Political challenges are also hampering economic and fiscal adjustments. Progress on debt reduction has been mixed, with material reductions evident in only a handful of cases and rising debt burdens more common. Domestic and external political shocks hamper progress on fiscal adjustment and structural reforms, with many governments' fiscal positions weakening even during the relatively benign recent period of growth. Latin America recently exemplified the potential for domestic political events to derail longer-term policy programmes, with particularly serious political disturbances in Peru (A3 stable), Chile and Ecuador. In the Levant area, Iraq and Lebanon have experienced similar political volatility. Domestic political challenges are less acute in other regions but present nonetheless. Falling growth, sticky or rising debt, and political disruption leave many EM sovereigns vulnerable to abrupt shifts in global sentiment or shocks that can undermine macro-financial stability or jeopardize fiscal sustainability. Investors' sentiment towards a number of large EM sovereigns has soured, in particular Argentina and Turkey, which are in the midst of difficult macroeconomic adjustment processes.
EM and Frontier Market (FM) sovereigns with weak policy credibility face the most demanding financial market conditions. Financial conditions in many EMs and FMs are deteriorating, reflecting the stresses facing troubled EM sovereigns (see Exhibit 14) and FM sovereigns' high exposure to shifts in sentiment. As shown in our heat map (see Exhibit 16), that picture is not uniform: EM sovereigns with stronger fiscal profiles have faced more benign financial conditions which have facilitated improvements to debt profiles. Compared with five years ago, debt structures have improved for sovereigns like Peru, Romania (Baa3 stable) and Slovenia (Baa1 positive), which have extended their already long debt maturity profiles through liability management operations, while Hungary has seen significant progress in reducing foreign-currency exposure. Others have been less fortunate. Foreign-currency exposure has increased for the likes of Turkey and Argentina, which have also seen the largest increase in funding costs. In the Levant and Africa, spreads remain very high for Lebanon, Zambia (Caa2 negative), Ghana (B3 stable) and Tunisia, reflecting investors' anticipation of how governments may struggle to manage the upcoming maturity walls beyond 2021. High spreads build exposure to shocks and in some cases reflect or anticipate loss of market access.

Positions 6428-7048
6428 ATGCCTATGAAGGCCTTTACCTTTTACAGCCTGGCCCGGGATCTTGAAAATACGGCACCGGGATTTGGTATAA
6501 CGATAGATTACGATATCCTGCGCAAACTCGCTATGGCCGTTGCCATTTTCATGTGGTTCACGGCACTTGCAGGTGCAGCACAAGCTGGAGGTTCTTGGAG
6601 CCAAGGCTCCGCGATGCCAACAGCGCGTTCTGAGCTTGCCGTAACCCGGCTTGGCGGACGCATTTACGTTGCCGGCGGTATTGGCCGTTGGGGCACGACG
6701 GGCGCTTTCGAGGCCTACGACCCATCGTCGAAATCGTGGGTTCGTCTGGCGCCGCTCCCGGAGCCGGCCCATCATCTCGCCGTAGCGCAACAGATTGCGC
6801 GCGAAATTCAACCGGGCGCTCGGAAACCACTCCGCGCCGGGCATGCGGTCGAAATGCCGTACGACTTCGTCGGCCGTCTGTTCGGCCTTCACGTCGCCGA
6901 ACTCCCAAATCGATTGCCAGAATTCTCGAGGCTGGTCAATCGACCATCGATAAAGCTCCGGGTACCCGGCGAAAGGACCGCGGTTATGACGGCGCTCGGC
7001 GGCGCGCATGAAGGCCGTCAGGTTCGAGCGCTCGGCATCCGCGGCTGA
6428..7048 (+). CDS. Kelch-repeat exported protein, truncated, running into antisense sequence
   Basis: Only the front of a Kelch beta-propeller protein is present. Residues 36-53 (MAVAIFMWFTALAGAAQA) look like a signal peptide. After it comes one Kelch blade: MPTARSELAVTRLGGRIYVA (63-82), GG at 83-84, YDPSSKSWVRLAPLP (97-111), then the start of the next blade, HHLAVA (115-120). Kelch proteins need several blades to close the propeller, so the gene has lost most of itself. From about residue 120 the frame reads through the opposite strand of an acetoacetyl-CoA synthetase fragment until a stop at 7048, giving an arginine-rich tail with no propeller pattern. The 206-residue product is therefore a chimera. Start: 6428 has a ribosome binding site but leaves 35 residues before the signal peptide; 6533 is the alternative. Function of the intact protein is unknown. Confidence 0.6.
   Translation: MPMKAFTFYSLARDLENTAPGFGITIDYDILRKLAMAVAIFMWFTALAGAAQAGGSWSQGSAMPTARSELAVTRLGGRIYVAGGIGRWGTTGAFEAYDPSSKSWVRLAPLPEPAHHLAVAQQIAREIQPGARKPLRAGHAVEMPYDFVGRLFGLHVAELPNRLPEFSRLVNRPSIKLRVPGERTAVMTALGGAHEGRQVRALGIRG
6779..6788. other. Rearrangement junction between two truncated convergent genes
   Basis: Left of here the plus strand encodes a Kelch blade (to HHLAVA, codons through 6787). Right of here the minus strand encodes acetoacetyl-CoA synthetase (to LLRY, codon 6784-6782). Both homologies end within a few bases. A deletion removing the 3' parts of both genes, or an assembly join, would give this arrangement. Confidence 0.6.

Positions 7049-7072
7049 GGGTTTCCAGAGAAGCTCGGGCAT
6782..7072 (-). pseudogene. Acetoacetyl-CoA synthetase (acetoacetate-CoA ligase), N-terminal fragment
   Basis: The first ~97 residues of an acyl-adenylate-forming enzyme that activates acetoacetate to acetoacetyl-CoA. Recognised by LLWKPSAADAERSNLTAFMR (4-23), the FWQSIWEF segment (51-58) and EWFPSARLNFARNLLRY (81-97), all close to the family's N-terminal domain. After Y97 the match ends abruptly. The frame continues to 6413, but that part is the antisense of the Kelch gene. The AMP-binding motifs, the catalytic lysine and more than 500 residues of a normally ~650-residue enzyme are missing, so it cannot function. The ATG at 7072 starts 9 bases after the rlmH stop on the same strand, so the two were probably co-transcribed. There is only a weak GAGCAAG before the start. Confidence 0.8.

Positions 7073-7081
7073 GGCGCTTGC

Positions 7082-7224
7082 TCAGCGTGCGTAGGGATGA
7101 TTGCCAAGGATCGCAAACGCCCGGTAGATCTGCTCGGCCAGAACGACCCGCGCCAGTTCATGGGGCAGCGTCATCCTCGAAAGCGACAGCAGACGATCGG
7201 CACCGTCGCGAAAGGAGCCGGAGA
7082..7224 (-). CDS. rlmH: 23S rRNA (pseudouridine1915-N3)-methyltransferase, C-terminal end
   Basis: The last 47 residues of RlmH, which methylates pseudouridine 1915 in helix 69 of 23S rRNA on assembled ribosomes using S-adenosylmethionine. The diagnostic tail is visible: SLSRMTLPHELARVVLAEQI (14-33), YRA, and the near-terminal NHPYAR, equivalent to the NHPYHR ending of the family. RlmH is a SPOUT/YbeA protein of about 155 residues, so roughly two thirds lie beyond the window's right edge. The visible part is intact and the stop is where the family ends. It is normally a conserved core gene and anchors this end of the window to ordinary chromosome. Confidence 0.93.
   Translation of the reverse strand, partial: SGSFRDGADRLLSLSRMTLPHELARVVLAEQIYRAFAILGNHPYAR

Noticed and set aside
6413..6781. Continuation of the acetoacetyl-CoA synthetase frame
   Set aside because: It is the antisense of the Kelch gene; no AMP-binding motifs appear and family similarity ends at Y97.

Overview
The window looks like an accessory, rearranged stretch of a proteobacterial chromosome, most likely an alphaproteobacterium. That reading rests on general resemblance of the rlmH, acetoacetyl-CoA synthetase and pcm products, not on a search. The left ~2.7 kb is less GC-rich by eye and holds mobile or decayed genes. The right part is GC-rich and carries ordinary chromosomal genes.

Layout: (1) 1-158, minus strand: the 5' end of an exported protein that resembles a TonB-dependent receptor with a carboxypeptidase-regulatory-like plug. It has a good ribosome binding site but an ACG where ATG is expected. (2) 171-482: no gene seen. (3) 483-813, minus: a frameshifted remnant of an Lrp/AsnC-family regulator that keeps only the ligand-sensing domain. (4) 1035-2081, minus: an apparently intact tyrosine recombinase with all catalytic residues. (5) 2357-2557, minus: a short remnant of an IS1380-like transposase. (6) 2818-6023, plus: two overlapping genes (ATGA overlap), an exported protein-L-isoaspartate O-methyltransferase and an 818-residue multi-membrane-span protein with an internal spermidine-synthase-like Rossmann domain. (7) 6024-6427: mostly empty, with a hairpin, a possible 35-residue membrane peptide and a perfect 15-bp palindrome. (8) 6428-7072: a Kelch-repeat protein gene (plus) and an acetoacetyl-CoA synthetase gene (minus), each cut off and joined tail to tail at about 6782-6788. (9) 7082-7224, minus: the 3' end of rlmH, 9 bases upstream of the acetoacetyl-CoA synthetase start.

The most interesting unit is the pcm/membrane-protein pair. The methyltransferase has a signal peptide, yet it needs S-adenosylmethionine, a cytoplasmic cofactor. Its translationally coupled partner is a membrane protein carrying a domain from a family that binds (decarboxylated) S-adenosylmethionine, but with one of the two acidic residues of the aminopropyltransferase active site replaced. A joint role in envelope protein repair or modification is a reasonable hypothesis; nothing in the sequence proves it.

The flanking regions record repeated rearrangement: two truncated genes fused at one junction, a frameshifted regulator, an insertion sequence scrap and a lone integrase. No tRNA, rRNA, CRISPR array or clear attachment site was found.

Most EM and FM sovereigns have limited policy space. Fiscal and monetary policy space is more limited for EM governments than a generally higher level of interest rates and lower level of debt than in advanced economies would suggest, given EMs' vulnerability to reversals of capital flows. Overall, capital flows into EMs have fallen compared with 2017 levels, and will remain under pressure in 2020 and beyond (see Exhibit 15 on the previous page). Net portfolio inflows are decreasing for every region except for Asia where China remains an outsized recipient. Potential triggers for further risk-off episodes include further increases in trade tensions or evidence that the toll of the current tensions will be larger than previously thought, protracted policy uncertainty, as well as worsening growth and fiscal dynamics in higher-debt countries. The scope for supporting growth with fiscal stimulus or lower policy rates is therefore limited. Meanwhile, weaker external finances leave a number of EM and - particularly - FM sovereigns vulnerable to shocks (see Exhibit 17).